“Each day I have to leave my young children alone at home while I make the six-hour journey to collect water. Even if I could afford to buy it from a delivery truck, they couldn’t reach my house because the road is unpaved and impassable. Adding to our challenges, two villages are entirely dependent on one small spring for our survival.” – Najwa Al Ameri, 35, a mother of two.

Najwa Al Ameri, 35, mother of two | Photo Credit: UNDP Yemen/2020

Broken Pipes, Broken Dreams

Najwa Abdul Rahman Al-Ameri lives with her husband and two young children in Al-Manar district, Dhamar governorate. The family was just scraping by on her husband’s meagre salary when the conflict started in 2015. Their situation worsened when the family lost 70 per cent of their household income and the community lost their source of life: water. Pipes that used to carry water to remote communities have been destroyed in the conflict, water tanks are unusable, and roads that were once accessible for water delivery are no longer passable.   

Najwa looks distant as she explains: “Schools have been abandoned and children’s educations have suffered because villagers lack clean drinking water. Many of our children are illiterate because they must endure hard labor and navigate rough terrain to collect water every day. They often travel with their mothers for six hours each day, and even longer when it rains. Worst of all, the water is not clean nor is it safe to drink.”

Children and women are not the only community members affected by the water shortage – it also affects farmers like Ahmed Taher. Although he is only 42, Ahmed is now the only income earner in his family. Most people in the community rely upon farming and agriculture to earn an income – work that requires ample water. But in recent years, accessing enough water to survive has been difficult. 

Restoring Life

Seeing this critical need, the United Nations Development Program (UNDP), Public Works Project (PWP), and the Kingdom of Saudi Arabia Relief Fund (KSrelief) stepped in to support the Al-Manar community.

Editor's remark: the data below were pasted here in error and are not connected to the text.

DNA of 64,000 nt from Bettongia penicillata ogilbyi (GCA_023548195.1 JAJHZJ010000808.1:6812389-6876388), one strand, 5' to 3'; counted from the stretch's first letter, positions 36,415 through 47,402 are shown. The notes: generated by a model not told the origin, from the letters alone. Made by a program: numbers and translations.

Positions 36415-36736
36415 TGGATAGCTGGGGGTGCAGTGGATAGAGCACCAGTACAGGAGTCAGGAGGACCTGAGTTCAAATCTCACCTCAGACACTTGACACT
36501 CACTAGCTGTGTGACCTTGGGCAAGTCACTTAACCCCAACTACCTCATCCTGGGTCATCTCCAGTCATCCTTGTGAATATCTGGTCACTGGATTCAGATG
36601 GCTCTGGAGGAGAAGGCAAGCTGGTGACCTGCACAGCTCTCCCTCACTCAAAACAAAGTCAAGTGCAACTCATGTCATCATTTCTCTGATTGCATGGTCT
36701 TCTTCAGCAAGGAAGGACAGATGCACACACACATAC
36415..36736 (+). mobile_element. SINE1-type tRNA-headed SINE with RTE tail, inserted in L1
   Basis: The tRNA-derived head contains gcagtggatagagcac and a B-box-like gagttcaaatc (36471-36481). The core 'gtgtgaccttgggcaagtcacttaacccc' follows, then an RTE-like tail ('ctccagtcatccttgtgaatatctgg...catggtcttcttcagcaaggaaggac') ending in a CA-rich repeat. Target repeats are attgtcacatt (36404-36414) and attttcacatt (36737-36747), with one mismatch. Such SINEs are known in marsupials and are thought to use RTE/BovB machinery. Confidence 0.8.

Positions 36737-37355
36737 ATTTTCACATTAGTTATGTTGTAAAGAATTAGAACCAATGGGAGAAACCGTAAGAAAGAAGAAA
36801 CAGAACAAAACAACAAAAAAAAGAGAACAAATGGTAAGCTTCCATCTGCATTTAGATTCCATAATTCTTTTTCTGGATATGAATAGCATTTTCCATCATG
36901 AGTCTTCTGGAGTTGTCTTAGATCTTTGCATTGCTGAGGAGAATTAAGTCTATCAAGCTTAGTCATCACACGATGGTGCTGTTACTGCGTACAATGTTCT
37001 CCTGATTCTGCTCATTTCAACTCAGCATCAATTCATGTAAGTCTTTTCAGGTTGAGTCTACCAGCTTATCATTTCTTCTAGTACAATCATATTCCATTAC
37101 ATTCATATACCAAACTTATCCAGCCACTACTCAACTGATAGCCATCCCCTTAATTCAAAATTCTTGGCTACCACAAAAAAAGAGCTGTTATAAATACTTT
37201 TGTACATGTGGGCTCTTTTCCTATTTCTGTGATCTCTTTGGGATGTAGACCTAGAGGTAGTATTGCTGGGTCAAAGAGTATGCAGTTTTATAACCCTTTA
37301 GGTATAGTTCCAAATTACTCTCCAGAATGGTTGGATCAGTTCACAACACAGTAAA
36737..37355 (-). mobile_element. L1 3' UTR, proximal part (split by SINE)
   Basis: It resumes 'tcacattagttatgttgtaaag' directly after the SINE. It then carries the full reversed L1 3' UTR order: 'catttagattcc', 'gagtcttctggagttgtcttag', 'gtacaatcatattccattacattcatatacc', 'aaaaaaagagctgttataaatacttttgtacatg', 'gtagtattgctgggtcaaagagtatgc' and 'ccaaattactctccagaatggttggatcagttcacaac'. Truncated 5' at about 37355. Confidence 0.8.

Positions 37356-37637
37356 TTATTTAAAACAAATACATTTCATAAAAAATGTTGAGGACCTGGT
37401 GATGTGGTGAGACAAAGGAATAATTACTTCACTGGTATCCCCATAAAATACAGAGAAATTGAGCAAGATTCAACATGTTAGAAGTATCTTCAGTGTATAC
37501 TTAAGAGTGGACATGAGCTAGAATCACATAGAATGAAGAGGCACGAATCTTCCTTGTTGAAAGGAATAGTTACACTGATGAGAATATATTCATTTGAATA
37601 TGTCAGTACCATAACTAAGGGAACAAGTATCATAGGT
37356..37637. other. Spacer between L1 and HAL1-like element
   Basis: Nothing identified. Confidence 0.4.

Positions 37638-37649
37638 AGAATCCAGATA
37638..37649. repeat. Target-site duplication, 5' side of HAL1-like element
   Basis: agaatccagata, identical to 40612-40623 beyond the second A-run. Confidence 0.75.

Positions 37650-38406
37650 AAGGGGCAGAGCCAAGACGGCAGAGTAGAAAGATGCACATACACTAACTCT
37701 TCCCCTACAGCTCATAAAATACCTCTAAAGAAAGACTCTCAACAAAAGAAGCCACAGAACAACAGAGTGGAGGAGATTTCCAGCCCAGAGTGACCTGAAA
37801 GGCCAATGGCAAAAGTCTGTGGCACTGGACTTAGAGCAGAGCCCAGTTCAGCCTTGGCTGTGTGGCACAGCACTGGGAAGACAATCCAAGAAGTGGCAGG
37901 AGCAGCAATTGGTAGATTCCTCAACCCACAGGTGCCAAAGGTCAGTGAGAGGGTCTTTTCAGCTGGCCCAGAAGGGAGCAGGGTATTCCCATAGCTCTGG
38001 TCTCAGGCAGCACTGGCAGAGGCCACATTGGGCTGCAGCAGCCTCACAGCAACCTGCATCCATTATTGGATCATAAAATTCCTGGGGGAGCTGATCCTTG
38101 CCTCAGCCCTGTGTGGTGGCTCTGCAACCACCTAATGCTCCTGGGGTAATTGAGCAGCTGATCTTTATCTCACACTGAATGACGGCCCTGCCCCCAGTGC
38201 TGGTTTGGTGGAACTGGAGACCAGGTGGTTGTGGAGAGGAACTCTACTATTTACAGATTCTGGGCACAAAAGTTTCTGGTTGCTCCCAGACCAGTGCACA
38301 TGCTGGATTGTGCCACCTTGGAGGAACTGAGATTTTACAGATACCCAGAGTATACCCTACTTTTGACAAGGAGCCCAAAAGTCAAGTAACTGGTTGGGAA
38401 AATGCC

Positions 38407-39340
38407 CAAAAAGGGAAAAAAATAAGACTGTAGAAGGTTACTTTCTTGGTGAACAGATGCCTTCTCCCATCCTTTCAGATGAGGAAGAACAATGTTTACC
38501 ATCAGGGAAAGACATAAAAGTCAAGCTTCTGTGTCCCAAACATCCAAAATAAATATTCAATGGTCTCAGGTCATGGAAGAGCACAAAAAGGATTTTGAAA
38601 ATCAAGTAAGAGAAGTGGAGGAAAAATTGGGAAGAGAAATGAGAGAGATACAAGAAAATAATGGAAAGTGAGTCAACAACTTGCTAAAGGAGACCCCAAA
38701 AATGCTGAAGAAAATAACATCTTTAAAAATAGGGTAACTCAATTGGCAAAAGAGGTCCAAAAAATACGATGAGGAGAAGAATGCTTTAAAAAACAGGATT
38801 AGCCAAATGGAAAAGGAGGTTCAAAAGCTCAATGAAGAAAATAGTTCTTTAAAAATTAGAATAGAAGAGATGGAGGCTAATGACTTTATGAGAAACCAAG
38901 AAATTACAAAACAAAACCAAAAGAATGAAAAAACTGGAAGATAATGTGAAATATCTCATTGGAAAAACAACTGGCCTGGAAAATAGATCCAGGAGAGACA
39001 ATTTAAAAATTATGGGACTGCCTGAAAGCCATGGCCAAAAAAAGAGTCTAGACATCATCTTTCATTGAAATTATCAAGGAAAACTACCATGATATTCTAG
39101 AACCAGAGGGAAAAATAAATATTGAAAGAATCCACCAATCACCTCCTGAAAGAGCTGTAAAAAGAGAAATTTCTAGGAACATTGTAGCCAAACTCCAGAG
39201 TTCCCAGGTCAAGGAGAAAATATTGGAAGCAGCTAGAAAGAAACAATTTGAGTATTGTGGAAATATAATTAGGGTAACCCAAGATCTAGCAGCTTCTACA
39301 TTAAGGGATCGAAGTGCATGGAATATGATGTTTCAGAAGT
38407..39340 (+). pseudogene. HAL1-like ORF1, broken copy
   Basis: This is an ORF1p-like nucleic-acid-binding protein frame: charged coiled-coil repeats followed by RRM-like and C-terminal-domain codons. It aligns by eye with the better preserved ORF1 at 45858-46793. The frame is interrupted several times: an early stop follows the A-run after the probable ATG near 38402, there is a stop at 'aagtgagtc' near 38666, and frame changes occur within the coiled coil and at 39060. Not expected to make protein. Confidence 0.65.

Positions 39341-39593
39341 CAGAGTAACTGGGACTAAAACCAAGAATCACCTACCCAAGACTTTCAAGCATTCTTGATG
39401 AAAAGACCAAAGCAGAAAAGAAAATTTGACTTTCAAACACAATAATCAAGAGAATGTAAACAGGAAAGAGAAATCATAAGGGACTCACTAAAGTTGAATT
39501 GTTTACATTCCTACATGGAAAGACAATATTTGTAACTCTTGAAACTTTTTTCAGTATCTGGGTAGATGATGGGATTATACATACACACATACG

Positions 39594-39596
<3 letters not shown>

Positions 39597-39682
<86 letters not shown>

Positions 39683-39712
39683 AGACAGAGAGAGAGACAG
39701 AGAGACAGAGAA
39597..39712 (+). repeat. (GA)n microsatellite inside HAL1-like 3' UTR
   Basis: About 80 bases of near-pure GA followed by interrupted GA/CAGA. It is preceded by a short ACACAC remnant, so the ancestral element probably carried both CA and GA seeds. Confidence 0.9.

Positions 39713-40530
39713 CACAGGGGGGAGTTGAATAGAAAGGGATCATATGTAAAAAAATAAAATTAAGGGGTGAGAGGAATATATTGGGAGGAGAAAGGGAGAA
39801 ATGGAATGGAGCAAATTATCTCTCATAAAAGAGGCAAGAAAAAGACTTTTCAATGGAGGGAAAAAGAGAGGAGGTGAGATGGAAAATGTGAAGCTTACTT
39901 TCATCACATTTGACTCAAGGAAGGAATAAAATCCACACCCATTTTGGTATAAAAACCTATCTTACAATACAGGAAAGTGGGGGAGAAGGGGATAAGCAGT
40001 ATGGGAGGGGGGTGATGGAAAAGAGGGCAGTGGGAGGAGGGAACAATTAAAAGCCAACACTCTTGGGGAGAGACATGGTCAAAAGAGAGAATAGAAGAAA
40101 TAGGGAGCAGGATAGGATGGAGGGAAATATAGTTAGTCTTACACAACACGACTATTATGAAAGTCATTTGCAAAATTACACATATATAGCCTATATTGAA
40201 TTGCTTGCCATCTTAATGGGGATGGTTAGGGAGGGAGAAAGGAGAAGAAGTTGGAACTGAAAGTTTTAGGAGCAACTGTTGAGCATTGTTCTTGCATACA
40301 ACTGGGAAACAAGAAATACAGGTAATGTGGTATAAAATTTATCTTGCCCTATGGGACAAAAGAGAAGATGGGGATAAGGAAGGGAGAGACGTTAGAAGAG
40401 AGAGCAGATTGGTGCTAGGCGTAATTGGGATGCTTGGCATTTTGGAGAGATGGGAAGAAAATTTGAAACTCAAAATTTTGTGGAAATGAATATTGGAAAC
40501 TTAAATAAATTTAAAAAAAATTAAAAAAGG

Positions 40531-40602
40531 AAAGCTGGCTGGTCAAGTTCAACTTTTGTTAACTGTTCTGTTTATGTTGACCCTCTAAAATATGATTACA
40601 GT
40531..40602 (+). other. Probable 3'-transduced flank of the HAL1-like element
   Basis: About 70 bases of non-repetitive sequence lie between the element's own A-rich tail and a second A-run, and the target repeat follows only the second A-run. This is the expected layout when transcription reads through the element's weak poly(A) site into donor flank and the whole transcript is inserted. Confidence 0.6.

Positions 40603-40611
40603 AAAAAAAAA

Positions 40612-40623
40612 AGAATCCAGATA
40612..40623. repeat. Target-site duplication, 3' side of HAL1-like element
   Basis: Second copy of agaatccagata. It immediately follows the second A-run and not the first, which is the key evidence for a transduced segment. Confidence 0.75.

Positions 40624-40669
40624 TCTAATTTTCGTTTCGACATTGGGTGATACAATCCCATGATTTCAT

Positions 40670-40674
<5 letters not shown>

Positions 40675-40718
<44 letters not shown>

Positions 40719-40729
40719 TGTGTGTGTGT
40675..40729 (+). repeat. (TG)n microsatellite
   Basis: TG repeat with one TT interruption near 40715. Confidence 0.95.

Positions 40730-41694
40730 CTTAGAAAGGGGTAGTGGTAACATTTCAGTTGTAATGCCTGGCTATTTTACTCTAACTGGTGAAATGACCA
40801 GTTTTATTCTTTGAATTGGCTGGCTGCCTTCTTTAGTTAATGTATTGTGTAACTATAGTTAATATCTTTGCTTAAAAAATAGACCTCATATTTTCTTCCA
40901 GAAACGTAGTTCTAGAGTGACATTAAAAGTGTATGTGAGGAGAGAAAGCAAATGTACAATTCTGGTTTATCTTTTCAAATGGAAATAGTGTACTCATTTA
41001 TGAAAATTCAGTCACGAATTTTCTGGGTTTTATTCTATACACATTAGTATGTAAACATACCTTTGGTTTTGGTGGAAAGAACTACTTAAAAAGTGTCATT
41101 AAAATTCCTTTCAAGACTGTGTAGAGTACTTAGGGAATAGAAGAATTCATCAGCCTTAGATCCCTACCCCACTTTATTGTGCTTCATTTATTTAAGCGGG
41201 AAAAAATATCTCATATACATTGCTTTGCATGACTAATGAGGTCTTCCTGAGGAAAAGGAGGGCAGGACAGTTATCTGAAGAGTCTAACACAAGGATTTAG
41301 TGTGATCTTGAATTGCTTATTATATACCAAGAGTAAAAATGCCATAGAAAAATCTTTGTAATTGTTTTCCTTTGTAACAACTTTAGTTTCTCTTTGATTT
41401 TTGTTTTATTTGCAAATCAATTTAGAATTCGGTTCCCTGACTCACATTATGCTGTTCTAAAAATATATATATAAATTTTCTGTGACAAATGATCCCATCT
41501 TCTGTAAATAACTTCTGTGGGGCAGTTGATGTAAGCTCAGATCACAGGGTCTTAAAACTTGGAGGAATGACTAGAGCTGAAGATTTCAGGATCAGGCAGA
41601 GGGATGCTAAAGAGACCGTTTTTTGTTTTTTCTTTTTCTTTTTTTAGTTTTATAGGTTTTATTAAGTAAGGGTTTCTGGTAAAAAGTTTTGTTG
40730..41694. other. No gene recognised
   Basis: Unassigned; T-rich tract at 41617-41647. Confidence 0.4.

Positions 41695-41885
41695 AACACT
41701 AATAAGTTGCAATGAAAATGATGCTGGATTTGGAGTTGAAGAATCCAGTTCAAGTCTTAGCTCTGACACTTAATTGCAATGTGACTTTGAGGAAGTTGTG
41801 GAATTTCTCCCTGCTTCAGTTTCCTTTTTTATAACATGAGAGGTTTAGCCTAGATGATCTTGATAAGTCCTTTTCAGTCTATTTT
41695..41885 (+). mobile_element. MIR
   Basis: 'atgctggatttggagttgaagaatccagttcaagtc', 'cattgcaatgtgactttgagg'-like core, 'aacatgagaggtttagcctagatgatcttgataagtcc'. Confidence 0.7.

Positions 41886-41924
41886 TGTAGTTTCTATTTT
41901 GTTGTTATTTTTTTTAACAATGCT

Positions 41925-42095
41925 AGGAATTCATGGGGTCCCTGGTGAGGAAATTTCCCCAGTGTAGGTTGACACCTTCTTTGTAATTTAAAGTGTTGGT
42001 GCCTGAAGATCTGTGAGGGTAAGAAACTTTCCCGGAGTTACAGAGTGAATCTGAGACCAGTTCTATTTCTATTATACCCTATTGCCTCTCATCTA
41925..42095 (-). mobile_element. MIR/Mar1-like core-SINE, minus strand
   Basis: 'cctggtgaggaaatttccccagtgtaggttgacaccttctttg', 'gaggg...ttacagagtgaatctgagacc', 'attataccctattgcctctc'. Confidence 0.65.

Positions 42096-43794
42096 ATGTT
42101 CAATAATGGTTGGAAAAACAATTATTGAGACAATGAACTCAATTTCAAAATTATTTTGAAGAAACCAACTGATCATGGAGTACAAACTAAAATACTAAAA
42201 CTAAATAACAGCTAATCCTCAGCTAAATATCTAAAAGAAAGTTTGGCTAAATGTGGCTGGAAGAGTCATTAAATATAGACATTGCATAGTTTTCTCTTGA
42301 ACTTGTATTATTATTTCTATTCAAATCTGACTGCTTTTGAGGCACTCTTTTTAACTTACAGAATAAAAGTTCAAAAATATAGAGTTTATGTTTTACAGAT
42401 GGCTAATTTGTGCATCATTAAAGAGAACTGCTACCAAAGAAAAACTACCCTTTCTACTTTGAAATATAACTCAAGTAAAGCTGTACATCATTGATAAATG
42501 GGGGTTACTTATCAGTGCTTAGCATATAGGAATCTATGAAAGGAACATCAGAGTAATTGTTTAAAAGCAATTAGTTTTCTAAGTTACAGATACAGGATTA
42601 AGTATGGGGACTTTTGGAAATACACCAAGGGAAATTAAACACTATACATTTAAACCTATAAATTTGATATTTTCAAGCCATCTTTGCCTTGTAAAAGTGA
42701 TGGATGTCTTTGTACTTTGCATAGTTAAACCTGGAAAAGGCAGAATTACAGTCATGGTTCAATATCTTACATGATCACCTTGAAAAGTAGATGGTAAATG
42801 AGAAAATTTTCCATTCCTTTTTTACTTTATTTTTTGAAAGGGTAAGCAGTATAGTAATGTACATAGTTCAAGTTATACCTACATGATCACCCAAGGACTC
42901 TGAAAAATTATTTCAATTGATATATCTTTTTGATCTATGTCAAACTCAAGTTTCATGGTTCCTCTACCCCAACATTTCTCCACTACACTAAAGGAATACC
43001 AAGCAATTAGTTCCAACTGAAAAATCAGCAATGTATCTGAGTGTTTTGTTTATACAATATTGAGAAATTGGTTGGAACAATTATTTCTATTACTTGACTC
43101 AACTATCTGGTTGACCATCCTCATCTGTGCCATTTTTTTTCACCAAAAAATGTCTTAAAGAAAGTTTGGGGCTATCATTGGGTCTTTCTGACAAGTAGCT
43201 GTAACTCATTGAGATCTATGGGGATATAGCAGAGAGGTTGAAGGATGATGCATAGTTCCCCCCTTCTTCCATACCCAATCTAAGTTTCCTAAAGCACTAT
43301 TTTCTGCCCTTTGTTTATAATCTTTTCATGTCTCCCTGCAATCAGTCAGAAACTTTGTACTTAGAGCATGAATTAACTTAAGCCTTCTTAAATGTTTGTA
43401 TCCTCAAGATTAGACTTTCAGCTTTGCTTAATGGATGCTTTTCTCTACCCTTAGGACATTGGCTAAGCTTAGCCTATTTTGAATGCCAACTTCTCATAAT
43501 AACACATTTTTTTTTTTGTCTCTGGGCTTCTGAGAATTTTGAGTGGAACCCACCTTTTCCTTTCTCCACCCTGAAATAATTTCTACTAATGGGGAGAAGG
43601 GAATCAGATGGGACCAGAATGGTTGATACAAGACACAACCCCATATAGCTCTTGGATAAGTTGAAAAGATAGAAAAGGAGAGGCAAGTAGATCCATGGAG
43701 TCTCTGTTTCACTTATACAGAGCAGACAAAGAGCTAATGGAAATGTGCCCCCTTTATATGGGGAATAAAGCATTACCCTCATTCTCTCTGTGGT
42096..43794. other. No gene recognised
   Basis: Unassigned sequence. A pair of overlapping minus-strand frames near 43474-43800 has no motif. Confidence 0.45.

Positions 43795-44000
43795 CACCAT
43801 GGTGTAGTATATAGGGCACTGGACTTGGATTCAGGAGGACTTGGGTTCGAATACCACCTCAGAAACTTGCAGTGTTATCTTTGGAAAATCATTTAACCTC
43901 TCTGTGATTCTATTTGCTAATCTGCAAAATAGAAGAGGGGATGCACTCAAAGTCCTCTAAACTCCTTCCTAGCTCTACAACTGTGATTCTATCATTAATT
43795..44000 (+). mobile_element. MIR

Following the expansion and repair of an existing network of pipes and water tanks, access improved for 13 remote villages and 17 hamlets in the district, including Al-Manar. Because of this work, water is now available to around 7,000 residents. The 12,000-meter-long network – built by 10 members of the local community through cash-for-work – is now triple the original length.

One of the water tanks that was installed in Dhamar governorate | Photo Credit: UNDP Yemen/2020



Access to clean drinking water allows children to return to school, women extra time to supplement the household income through employment opportunities like sewing and embroidery, and farmers to return to their fields. Hope has returned to Al-Manar and the other communities now that life is returning to normal.

Children are now able to go to school instead of fetching water | Photo Credit: UNDP Yemen/2020

 

The Kingdom of Saudi Arabia (KSA) funding through the UNDP Yemen Emergency Crisis Response Project (YECRP) has contributed to ongoing famine response efforts. Thanks to the KSA grant, by the end of May 2020, nearly 6,500 people directly benefited from short-term paid public work employment in 63 sub-projects, covering agricultural land protection, road rehabilitation, and water harvest and supply.

The generated income allowed the participants to better meet their basic household needs such as food, water, medicine, clothing, shelter, education, and transportation. In addition, over 231,000 community members are benefiting from rehabilitated key infrastructure such as roads and clean drinking water – which are crucial for the well-being of communities and serve as a key preventive measure to the spread of cholera and COVID-19.

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